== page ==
A Voice from Africa

In view of the topical nature of Third World issues, this online journal from Africa may be of interest. A summary has been turning up in my mail for some time, courtesy of one of the many email groups that flood my in-box with more stuff than I can read. Clearly it has free market tendencies but I have not read enough of it to form an opinion on its quality. Reader beware!

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Nabakov
Nabakov
2022 years ago

Well Rafe, since you can’t be bothered forming an opinion about links you put up here, I’d thought I’d help you out

Al Bundy
Al Bundy
2022 years ago

Fair go, Nabs!

I reckon if an outfit has a good website, it must be kosher.

Like this one, for example.

http://www.ukacrown.com/

Rafe
2022 years ago

Nabs, I am not sure what your five minutes of googling proves about the content on the site. What is the problem with the article on US double-standards on free trade, and the one on over-regulation of business? Not new or earth-shattering stuff, but what do you expect in a monthly newsletter?
I assumed, at my risk, that the stuff emanates from Africa and since we spend so much time talking about them I thought it might be helpful and informative to find what they say themselves.
I don’t see that anyone has grounds for complaint about non-left organisations setting up branches, some will recall that the international communist movement either infiltrated or created a host of front organisations to push their destructive agenda.
I think the motives of the free trade movement are quite acceptable by comparison and it will help to focus on the content of the newsletter and be less obsessed with the source.

wbb
wbb
2022 years ago

The source is more interesting than the content, Rafe, as it tells us whose agenda they are pushing.

Everything on it eventually links back to US organisations.

As a Voice From Africa it’s as authentic as Bob and Bono.

Rafe
2022 years ago

The question is whether their agenda will improve the situation of the people of Africa. Would you like to say what is the matter with the pieces on free trade and regulation that I mentioned in the previous post?
Question the agenda by all means, tell us what you think the agenda is and what is wrong with it.

Nabakov
Nabakov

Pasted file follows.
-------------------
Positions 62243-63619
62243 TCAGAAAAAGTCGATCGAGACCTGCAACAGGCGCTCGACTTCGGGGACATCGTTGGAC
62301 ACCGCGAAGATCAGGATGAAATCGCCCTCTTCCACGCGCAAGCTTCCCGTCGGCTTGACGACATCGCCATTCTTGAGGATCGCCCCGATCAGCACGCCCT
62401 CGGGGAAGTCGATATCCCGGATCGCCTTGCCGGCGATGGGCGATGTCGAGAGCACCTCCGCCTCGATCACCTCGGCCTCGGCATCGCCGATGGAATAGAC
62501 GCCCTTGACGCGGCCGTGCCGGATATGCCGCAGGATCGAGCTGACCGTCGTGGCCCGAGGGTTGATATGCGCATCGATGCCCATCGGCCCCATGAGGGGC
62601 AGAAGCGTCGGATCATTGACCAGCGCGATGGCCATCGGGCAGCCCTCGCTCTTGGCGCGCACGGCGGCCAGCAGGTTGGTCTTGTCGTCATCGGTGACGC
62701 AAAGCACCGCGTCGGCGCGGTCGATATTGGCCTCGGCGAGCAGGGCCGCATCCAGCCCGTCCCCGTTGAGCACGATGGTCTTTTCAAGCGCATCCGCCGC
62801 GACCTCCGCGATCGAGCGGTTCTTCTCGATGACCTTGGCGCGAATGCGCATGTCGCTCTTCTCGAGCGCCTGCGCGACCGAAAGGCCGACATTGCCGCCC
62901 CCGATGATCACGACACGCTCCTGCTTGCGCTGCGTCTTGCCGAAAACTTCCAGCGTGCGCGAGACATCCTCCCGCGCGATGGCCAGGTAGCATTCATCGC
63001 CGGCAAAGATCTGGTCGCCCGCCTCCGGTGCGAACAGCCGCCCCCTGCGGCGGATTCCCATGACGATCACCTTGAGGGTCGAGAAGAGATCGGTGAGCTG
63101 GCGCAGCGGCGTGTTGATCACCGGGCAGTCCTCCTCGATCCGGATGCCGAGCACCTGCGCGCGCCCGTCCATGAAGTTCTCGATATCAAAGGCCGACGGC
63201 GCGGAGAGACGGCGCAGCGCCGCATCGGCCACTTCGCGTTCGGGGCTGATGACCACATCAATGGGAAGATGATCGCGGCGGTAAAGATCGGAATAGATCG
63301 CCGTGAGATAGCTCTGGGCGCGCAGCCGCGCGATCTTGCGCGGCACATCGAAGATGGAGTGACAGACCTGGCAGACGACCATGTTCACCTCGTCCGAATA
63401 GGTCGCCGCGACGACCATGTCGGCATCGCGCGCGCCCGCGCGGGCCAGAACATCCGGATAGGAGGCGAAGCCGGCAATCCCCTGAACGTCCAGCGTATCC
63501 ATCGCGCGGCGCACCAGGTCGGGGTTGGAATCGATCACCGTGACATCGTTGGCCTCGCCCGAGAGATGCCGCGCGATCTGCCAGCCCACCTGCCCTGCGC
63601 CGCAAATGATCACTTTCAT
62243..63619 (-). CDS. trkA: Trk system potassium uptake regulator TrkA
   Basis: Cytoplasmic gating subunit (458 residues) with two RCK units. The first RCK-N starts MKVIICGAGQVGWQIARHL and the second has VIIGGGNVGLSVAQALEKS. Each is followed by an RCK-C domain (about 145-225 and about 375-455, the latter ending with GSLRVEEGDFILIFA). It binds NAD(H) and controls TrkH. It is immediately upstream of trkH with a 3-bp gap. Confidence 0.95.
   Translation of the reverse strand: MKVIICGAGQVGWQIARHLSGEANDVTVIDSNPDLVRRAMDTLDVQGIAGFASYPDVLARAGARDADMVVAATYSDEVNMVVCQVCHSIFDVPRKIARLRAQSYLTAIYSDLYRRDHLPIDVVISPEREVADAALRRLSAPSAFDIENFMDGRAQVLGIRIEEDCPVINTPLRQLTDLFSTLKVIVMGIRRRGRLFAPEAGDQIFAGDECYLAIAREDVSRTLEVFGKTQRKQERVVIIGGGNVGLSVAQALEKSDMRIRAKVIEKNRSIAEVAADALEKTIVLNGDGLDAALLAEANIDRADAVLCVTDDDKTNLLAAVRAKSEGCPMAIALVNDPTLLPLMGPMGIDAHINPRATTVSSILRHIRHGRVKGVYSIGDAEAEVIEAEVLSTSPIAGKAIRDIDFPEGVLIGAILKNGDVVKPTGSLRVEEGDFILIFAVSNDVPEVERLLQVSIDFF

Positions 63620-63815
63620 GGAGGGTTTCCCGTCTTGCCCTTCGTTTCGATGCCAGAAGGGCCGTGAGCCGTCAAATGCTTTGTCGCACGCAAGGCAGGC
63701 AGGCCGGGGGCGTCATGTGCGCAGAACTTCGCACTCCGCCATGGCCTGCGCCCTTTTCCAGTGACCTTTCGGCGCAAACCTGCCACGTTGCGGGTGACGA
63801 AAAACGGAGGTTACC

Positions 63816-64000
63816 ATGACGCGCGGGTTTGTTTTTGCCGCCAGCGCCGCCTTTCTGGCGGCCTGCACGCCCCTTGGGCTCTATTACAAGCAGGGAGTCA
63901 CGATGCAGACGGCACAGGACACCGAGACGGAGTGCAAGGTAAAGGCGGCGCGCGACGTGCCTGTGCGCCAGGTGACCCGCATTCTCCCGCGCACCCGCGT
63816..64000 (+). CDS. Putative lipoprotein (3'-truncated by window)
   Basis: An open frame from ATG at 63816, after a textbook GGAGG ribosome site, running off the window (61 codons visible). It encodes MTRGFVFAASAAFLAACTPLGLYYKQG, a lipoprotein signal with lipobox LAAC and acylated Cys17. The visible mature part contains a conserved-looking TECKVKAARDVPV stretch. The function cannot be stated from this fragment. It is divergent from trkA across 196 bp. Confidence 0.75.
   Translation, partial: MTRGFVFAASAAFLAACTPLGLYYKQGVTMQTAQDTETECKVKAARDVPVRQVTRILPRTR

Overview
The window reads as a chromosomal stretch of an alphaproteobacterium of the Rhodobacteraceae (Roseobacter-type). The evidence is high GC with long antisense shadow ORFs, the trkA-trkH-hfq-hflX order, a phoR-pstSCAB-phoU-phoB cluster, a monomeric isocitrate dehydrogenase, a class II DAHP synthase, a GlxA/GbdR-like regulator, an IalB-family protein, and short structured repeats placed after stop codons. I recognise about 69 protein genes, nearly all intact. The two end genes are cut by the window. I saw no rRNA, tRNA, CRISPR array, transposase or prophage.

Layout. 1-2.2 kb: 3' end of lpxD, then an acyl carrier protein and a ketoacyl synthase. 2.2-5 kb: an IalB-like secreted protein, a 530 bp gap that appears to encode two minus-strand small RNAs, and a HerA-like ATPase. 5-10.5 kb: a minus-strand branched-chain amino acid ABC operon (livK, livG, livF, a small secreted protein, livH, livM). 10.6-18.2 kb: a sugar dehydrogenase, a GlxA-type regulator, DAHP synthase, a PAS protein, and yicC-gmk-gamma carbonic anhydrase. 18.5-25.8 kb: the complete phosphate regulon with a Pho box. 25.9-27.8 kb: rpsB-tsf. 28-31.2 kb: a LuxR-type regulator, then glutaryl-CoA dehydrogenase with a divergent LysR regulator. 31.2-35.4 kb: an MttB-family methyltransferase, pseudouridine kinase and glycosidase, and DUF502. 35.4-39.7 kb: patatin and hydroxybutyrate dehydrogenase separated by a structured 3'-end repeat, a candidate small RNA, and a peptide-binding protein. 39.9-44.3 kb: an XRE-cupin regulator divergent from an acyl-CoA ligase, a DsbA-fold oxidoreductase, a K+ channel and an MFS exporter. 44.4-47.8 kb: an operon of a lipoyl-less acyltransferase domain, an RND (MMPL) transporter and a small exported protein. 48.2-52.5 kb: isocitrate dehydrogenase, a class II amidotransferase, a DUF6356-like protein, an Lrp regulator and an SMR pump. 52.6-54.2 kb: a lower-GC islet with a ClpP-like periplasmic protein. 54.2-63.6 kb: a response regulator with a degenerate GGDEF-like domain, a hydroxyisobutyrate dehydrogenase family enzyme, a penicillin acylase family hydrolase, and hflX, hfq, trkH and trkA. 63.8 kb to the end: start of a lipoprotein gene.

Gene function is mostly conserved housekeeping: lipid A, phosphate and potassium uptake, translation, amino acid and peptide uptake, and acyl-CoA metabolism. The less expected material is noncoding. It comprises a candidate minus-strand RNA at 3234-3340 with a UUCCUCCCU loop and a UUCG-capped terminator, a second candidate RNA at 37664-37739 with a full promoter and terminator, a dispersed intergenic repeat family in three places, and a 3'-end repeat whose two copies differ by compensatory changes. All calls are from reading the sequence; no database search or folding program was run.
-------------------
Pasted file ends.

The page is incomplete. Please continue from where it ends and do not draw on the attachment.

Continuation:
2022 years ago

Yes, I was probably too impressed with my own googling to make the central point as clearly as wbb did.

African Executive well may have some interesting or valid material but to point to it as an insight into what’s really happening in Africa now is just stretching things too far. I’d have thought a thoughtful, skeptical and inquiring mind like yours Rafe would have made some effort in checking out stuff before promoting it here.

And yes of course, folks pushing all sorts of ideological barrows set up websites and front organisations advancing their views by stealth. That can be good or bad according to your taste, but a site that sets out to position itself with authouritive sounding titles and links yet does not provide any info about who actually produces it, is one dodgy barrowload by anyone’s standards.

I mean we know more about who runs Atlantis than who runs AfricExec (great link, Al).

GregM
GregM
2022 years ago

Nabakov

The site looks similar in content to the endless industry newsletters I used to get as junk mail when I worked for major Australian companies. Often they were largely a form of self-promotion for industry lobby groups or accounting firms or management consultants.

That is not to say that they, or it, are worthless. The good ones contained interesting, and at times challenging, articles.

Clearly “African Executive” is promoting a business and market economics agenda, which is made clear on its parent website; http://irenkenya.org/. It is also pretty clear too that the organisation and the magazine are a one-man band effort of James Shikwati, but with support from free market/laissez-faire organisations, mainly American, but that is not, of itself, a ground for criticism.

Nor does it make the magazine inauthenic in representing an African view, any more than Australian communist views are or were inauthentic in representing an Australian view because they could be sourced back to the writings of a 19th Century European economist.